Surprise Guests Drop In For A Spot of Lunch
A cloudy day and the rainbow lorikeets are flying over to the fruit trees in the neighbouring paddocks. Our mulberries have long been eaten and we haven't seen our old friends for some weeks now. The magpies and butcherbirds have been chatting. Wendy magpie is now two years old and almost fully adult colours. Except for her size which is slightly bigger than Sophie, she is really hard to distinguish from her older sister, especially from a distance. Kerry butcherbird too is two years old and almost adult colours and similarly difficult to tell apart from his older brother Dimpy (now three years old) , all except for their different signature songs by which they announce themselves. I wonder which one of our young adults is going to venture abroad first. I so hate having to say goodbye to any of them, and console myself with the knowledge that they are leading full bird lives and love their travels, adventures, lifestyle and freedom. March-April are the months when the older kids leave home and I hope like their siblings before them they are going to tell us when they are ready to leave and show us which direction they are headed.
A pair of rainbow lorikeets land on the washing line interrupting my musings much to my delight. These are the birds who would sit in the mulberry tree with Wendy and had let me sweet talk them into coming out hiding from behind the leaves to pose for some shots on more than one occasion. This time they sat in full view while their magpie and butcherbird friends were pottering on the grass below. I asked them to wait there while I went in to get the camera and let me take some more shots. They listened and were still swinging from the line when I returned, totally unperturbed by my movements or the sudden appearance of a big shiny eye on my face. But there were more surprises in store...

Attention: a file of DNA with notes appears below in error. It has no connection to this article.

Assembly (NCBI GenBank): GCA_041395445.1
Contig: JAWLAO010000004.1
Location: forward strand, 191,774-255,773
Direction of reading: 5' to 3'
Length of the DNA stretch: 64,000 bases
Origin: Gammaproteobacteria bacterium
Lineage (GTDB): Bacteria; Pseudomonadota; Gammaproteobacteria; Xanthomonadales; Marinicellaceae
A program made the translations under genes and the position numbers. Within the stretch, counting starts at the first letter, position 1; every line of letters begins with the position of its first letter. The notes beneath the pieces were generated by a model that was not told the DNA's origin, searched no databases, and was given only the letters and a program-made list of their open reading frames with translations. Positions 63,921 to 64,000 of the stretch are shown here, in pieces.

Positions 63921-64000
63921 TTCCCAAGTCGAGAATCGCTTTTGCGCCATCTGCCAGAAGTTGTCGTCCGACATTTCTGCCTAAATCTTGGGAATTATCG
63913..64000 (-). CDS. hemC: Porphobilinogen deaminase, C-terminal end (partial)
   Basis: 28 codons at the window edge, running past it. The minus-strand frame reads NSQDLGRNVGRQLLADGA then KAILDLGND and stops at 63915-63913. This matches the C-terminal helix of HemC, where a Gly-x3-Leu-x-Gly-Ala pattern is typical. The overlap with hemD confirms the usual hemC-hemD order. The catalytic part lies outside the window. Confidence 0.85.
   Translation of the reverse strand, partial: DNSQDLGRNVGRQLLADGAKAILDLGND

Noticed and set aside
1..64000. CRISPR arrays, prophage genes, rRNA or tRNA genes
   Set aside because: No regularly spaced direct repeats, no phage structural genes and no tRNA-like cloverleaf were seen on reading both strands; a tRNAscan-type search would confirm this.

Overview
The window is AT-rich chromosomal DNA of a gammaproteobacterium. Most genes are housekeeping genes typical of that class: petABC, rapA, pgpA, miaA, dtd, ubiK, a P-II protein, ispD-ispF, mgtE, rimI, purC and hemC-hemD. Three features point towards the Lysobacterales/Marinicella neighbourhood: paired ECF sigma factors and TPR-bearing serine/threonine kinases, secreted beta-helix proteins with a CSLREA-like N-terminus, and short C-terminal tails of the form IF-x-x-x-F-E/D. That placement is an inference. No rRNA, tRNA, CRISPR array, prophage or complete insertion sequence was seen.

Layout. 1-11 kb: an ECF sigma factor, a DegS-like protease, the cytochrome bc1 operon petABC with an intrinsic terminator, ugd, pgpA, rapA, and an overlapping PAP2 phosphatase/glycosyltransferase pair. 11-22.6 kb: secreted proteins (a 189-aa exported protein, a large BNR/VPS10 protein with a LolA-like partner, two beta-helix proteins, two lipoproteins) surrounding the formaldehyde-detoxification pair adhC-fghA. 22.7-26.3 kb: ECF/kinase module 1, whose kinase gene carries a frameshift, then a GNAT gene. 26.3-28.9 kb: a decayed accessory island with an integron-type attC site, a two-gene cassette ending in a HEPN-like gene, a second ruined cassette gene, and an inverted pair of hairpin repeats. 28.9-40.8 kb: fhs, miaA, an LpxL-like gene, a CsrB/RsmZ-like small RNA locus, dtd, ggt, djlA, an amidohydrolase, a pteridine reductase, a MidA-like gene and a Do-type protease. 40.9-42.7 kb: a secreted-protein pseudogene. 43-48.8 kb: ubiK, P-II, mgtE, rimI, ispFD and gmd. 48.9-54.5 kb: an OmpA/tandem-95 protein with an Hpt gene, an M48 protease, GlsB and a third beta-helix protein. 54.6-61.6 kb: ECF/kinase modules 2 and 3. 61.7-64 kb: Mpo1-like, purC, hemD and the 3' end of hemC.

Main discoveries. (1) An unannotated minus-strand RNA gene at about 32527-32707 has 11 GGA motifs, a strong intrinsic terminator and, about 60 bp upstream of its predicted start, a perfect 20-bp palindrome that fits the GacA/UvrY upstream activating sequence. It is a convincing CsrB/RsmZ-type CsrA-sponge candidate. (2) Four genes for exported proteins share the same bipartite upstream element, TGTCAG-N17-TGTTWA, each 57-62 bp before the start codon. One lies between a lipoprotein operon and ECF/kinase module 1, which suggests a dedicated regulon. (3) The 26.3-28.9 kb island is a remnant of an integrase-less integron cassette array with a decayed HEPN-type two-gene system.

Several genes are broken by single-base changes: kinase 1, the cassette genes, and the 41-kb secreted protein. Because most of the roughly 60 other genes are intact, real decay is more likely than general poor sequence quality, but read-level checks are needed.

The bolder of the pair decided to hop down and join Wendy and gang on the grass. The magpies and butcherbirds didn't seem to mind at all and soon the shier lorikeet joined her mate. I kept thanking all of them as I zoomed the lens into focus and took as many shots as I could. The lorikeets sampled some bread and our regulars let them with no protest or attitude. The lorikeets were their guests and friends. Not only did they know each other from the mulberry tree, but they also shared the trees in the bush. When Wendy left decided to try a sip of the nectar as well. Chimpkin was a bit surprised as the lorikeets had never sat on the grevillea shrubs before. But the noisy-miner too treated them as guests and didn't put on their normal territorial 'this is my shrub' behaviour. The lorikeets had a really good drink to wash down their bread, while Chimpkin sat on the line. Sadly, I ran out of memory card at that point and put the camera down. The lorikeets seeing they had no 'big eye' to pose for, continued to other paddocks.
Vicky, Dimpy and Chimpkin looked at me with great pride - had they not done the right thing by making the lorikkets feel welcome and letting me photograph them all? I thanked all my birds. They never cease to amaze me.
Take a look at the slideshow below for a peek at the birds.
(click on the 'next' button to forward through the slides).
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